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A court heard how Thomas Tony Price, 56, allowed sheep to be covered with maggots, let 240 horses struggle in extremely deep mud and deprived them of food and water. Many of the animals the council officials found had to be put down.
Price, who has a long history of animal abuse, has now been jailed for six months and handed a lifetime ban on keeping animals, Wales Online reports, after he was found guilty of 32 counts of animal cruelty at Merthyr Tydfil Magistrates’ Court.
The court heard how Vale of Glamorgan Council officers found the sheep, carcasses and unshorn animals when they visited Price’s farm in Wick, Glamorgan, in August 2019.
They found the 240 horses in the following January across two other sites, strewn with hazards such as sharp metal and barbed wire.
Price, a gypsy cob dealer, was charged with causing unnecessary suffering in relation to eight horses, some of which were significantly underweight, while others had long-standing wounds caused by ill-fitting rugs.
The court heard how Price, from Bonvilston, Glamorgan, has a history of prosecutions for mistreating animals and had previously been banned from keeping animals for five years.
People in the area had complained of his horses running loose through villages in the past, causing chaos and damage.
Residents soon became aware the animals belonged to Price, who was then dubbed Wales’ own gypsy horse king.
In June 2013, he was found guilty of 57 animal welfare offences with one RSPCA officer saying his horses were “the most poorly and diseased horses I have come across”.
Then in 2016, Price was banned from coming within 50m of horses.
For the latest offences, Price appeared alongside his former partner Luanne Bishop for the eight-day trial.
She had previously pleaded guilty to 31 of the charges. Bishop was sentenced at the same time as Price and was handed a 12-week custodial sentence, suspended for 12 months.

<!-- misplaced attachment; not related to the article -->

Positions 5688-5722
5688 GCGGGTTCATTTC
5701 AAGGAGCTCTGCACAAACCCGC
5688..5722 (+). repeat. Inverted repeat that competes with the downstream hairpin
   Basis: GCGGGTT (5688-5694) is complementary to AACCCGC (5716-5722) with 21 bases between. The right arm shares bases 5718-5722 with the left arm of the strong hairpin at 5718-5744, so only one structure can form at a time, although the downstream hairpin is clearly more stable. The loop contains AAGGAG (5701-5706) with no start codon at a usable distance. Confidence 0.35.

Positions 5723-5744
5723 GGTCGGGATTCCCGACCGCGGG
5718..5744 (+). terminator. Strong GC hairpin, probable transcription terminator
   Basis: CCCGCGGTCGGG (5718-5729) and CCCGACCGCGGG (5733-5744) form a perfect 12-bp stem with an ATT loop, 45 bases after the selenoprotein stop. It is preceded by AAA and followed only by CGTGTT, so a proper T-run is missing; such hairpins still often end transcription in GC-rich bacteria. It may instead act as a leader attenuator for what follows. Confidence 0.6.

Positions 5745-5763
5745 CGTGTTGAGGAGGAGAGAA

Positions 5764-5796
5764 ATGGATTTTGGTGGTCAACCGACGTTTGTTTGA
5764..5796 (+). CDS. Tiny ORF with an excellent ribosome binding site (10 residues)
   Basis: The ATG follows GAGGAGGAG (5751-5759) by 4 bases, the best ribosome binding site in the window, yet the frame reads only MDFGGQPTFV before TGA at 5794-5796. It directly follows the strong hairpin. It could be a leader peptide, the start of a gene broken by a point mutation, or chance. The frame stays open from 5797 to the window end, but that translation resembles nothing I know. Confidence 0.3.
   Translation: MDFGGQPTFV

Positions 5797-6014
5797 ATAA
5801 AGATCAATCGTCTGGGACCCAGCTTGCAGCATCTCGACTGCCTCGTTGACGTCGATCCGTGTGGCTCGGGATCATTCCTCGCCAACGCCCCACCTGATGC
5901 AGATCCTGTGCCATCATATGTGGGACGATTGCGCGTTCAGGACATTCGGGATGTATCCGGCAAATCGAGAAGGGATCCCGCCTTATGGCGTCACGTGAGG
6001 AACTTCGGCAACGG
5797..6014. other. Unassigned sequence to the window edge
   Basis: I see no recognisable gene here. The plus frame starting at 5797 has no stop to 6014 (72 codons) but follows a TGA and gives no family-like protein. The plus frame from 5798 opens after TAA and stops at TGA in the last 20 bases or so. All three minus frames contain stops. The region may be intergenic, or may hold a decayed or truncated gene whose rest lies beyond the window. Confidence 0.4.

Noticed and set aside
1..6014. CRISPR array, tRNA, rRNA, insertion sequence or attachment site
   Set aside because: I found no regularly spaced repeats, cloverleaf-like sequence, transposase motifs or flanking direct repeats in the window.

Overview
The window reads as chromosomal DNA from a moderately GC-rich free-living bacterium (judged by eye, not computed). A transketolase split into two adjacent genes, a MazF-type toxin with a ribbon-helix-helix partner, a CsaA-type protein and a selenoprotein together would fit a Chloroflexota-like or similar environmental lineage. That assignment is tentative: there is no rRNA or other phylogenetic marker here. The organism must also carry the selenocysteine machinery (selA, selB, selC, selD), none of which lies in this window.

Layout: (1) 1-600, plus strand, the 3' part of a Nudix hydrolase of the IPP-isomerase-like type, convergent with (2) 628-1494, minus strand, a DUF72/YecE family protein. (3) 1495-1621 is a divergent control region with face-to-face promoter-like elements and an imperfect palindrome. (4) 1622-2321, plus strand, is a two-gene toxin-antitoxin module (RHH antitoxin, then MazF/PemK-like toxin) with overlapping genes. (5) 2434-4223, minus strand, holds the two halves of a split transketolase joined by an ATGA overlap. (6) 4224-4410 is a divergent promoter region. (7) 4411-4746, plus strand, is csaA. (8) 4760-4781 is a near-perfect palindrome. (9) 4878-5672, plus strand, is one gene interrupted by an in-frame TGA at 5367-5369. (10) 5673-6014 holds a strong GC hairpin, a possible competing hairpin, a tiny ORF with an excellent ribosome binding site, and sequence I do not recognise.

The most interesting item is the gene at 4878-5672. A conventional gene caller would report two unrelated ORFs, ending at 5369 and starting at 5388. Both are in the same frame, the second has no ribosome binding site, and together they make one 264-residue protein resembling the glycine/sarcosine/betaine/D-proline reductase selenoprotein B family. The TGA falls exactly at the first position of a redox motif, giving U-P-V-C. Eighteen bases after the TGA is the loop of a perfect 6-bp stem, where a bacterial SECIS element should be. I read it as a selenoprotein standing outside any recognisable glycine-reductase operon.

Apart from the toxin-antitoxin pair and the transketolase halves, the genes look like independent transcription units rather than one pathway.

She will have to wear an electronic tag for that period and be subject to a night-time curfew between 9pm and 6am and was also disqualified from keeping any animals for life, except for a number of specified pets.
Dave Holland, head of shared regulatory services for the Vale of Glamorgan Council, said Price’s sentence showed animal neglect and cruelty would not be tolerated. Mr Holland said: “The decision to hand down a prison sentence and the lifetime disqualification reflects the seriousness of these offences and the extreme suffering Price was responsible for. Not only do Price’s practices harm animals, they also cause problems for the wider communities as animals were often allowed to stray or fly-graze on land that he did not own.
“This conviction follows many months of partnership working between local authorities, South Wales Police, Redwings [horse sanctuary] and the RSPCA Having to seize and care for animals on this scale has been extremely costly, but those that keep animals should be left in no doubt that these are steps we are prepared to take to ensure animals receive the appropriate level of care.”
Nic de Brauwere, from Redwings, said the amount of charity time, energy and resources the sanctuary had invested in protecting some of Price’s animals over the years was “difficult to put into words”.
Mr de Brauwere added: “I witnessed first-hand the shocking conditions and desperate lack of care at these sites, which included ponies with untreated wounds, not enough food and water and many that were severely underweight living in totally unsuitable conditions.
“I am therefore very pleased and relieved to see a successful prosecution and robust sentencing, which will prevent more horses facing neglect at the hands of these individuals.”
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